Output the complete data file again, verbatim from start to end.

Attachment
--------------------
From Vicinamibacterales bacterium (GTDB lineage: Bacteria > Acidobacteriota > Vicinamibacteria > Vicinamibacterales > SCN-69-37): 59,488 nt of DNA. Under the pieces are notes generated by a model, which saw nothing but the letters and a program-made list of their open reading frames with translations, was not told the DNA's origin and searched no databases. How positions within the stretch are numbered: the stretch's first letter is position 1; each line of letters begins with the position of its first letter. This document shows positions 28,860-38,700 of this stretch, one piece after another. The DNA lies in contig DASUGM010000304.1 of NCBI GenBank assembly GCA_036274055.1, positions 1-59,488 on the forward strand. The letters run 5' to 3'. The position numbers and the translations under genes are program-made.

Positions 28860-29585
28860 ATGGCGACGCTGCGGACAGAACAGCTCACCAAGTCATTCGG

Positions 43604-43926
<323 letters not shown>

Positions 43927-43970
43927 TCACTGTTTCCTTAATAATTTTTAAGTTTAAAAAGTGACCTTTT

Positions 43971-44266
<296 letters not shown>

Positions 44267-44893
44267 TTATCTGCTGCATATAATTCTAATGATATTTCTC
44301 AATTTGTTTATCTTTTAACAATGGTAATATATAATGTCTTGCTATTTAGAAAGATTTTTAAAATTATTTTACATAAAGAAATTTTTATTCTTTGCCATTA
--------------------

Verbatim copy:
From Vicinamibacterales bacterium (GTDB lineage: Bacteria > Acidobacteriota > Vicinamibacteria > Vicinamibacterales > SCN-69-37): 59,488 nt of DNA. Under the pieces are notes generated by a model, which saw nothing but the letters and a program-made list of their open reading frames with translations, was not told the DNA's origin and searched no databases. How positions within the stretch are numbered: the stretch's first letter is position 1; each line of letters begins with the position of its first letter. This document shows positions 28,860-38,700 of this stretch, one piece after another. The DNA lies in contig DASUGM010000304.1 of NCBI GenBank assembly GCA_036274055.1, positions 1-59,488 on the forward strand. The letters run 5' to 3'. The position numbers and the translations under genes are program-made.

Positions 28860-29585
28860 ATGGCGACGCTGCGGACAGAACAGCTCACCAAGTCATTCGG

Positions 43604-43926
<323 letters not shown>

Positions 43927-43970
43927 TCACTGTTTCCTTAATAATTTTTAAGTTTAAAAAGTGACCTTTT

Positions 43971-44266
<296 letters not shown>

Positions 44267-44893
44267 TTATCTGCTGCATATAATTCTAATGATATTTCTC
44301 AATTTGTTTATCTTTTAACAATGGTAATATATAATGTCTTGCTATTTAGAAAGATTTTTAAAATTATTTTACATAAAGAAATTTTTATTCTTTGCCATTA